I Can’t Help Wondering How My Multiple Myeloma Came to Be

“I am America”

I have multiple myeloma.

There is no cure.

There is no known cause.

There are theories:

overexposure to benzene,

overexposure to chlorine.

I can’t help wondering

a hundred different things:

the lead paint I ate as a child,

the asbestos tiles that flaked down

on me in fourth grade,

the DDT I consumed with my fruit,

the other pesticides I used

on the lawn and garden,

my genetically modified soy and corn,

my tainted milk,

my poisoned beef,

the mercury in my seafood,

the “new car smell,”

the “new carpet smell,”

the auto emissions,

the microwave radiation,

my excessive cell phone use,

the depleted uranium

I was exposed to in Iraq,

my proximity to the burn pits

in Afghanistan,

my living so close to the Love Canal,

my cleanup efforts at 3 Mile Island,

my total awe at the flash

and mushroom cloud at Los Alamos,

before I was born,

before you were born,

before every one of us was born

into the brave new world.

Cure Is The Wrong Four Letter Word

I will not be going to see the mummified head of Saint Catherine. Nor will I go to Lourdes, Jerusalem or Bethlehem. Unless it is Pennsylvania and I can find healing in a cup of coffee served by a struggling waitress. I won’t be traveling half way round the world seeking the miracle cure but I will see the local shaman, consider the recommended acupuncture, take every suggestion from family and friend at least semi-seriously — the green tea, the ginseng, the ginger, the vitamin C and D; ingest only things organic. I will remain polite to each helpful, loving gesture and accept at least half of them as I walk the ridgepole between herbalist and oncologist, the medicine men with rosaries or white lab coats.I want to welcome every good wish and blessing but I will not be coerced or seduced by experimental treatments, statistics translated as conventional wisdom, if it doesn’t match my version of common sense.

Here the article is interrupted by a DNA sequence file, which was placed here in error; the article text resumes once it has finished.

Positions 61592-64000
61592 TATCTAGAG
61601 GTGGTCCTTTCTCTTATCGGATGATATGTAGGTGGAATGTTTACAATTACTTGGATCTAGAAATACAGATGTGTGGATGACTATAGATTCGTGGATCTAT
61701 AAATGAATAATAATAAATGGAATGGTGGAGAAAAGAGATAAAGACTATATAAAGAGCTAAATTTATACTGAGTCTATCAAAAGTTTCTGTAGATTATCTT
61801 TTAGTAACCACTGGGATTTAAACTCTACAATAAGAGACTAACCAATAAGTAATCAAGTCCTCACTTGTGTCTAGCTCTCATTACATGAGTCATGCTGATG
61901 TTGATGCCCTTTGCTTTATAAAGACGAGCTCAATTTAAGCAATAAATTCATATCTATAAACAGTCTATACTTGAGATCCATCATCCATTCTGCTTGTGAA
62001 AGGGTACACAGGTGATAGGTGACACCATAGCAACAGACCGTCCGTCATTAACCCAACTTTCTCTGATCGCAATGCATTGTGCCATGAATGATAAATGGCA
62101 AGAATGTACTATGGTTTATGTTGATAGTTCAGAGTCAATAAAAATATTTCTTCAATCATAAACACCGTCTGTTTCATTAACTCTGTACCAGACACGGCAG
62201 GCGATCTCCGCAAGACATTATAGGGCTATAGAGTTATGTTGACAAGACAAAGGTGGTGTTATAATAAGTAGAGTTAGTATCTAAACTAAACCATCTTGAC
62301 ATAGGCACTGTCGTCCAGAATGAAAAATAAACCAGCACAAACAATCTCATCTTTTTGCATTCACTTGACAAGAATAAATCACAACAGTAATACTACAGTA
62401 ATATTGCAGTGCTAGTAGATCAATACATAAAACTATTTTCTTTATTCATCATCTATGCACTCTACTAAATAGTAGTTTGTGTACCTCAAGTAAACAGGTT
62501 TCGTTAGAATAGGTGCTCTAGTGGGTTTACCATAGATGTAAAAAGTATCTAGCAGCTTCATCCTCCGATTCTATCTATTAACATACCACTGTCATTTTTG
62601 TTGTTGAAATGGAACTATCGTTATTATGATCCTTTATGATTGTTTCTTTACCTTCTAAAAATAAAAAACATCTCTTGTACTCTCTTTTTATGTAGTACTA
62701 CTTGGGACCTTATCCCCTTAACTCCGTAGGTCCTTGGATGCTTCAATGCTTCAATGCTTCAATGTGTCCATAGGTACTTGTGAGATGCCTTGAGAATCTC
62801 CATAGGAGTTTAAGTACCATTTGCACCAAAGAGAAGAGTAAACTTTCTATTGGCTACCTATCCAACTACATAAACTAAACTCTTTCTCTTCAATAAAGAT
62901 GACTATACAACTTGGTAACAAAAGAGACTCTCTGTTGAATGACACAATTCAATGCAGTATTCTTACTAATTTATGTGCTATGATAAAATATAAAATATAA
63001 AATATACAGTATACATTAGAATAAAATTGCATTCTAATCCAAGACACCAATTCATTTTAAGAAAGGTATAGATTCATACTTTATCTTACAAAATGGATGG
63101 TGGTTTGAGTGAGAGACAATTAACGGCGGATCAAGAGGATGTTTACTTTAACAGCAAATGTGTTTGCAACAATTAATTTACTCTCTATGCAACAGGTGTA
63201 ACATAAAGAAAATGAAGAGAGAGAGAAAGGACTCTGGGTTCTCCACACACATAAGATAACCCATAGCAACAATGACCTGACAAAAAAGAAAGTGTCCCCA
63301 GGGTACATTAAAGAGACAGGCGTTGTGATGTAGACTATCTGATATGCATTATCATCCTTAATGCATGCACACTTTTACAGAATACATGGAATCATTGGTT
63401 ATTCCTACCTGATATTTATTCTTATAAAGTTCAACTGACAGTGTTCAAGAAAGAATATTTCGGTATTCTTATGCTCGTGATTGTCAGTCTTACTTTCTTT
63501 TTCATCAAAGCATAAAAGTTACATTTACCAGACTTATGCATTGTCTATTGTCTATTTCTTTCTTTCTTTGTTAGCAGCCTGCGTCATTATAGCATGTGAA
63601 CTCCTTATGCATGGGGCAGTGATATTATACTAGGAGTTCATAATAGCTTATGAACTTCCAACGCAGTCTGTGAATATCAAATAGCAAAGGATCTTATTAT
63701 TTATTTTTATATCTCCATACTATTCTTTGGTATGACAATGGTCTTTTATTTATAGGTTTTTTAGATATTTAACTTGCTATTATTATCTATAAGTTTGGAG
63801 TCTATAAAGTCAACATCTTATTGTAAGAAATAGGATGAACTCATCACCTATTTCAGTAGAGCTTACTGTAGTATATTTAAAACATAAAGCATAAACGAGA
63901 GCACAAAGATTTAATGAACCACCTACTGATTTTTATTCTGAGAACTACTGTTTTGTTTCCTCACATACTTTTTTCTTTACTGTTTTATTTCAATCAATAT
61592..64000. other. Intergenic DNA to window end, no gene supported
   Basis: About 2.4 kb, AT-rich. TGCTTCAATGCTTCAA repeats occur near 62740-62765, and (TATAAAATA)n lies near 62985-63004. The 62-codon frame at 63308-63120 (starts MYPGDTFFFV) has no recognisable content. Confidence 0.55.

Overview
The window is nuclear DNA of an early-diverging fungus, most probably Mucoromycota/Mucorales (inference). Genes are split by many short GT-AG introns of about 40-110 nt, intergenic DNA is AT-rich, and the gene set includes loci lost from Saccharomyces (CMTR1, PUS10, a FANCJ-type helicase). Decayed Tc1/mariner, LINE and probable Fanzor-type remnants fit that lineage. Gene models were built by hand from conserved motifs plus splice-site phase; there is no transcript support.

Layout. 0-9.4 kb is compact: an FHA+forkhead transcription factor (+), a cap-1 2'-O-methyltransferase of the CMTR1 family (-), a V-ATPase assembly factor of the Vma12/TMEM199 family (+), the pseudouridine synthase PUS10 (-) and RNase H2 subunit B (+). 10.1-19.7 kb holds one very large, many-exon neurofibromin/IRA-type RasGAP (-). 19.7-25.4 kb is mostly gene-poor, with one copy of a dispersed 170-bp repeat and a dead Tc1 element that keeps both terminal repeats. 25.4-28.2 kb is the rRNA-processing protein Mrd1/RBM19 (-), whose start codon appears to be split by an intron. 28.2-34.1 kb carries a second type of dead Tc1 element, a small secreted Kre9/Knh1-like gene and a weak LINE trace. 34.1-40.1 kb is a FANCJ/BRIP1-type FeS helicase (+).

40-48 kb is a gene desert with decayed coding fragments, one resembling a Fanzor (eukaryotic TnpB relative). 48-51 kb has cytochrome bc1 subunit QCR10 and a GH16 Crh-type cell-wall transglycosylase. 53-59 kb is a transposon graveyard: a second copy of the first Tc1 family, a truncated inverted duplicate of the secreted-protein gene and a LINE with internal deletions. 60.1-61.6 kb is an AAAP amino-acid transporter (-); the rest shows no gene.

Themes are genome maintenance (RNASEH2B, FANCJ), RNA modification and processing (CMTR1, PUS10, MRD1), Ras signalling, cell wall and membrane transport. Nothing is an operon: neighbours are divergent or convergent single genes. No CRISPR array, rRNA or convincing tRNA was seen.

What I will do is take the supplements offered by my wife, feel her fingertips in the palm of my hand, make eye contact with her just before I swallow, remembering that moment before ingesting the communion wafer, (wars are fought over that moment — the debate between miracle or placebo), fix my eyes on her so that I can see the light within — the same light that lights the whole universe.


63 years old and on my honeymoon;

the travel smooth,

the village quaint,

the old inn cozy,

the food and drink exquisite.

The way we express our love —

every cell of the body, every

part of the soul is nurtured.

Then the laughter we share

before going to sleep.

Everything was perfect

like the day they said I had cancer

and the whole world stopped

so I could look at it!

This post was written and submitted by Steve Nolan. The article reflects the views of Nolan and not of CURE®. This is also not supposed to be intended as medical advice.

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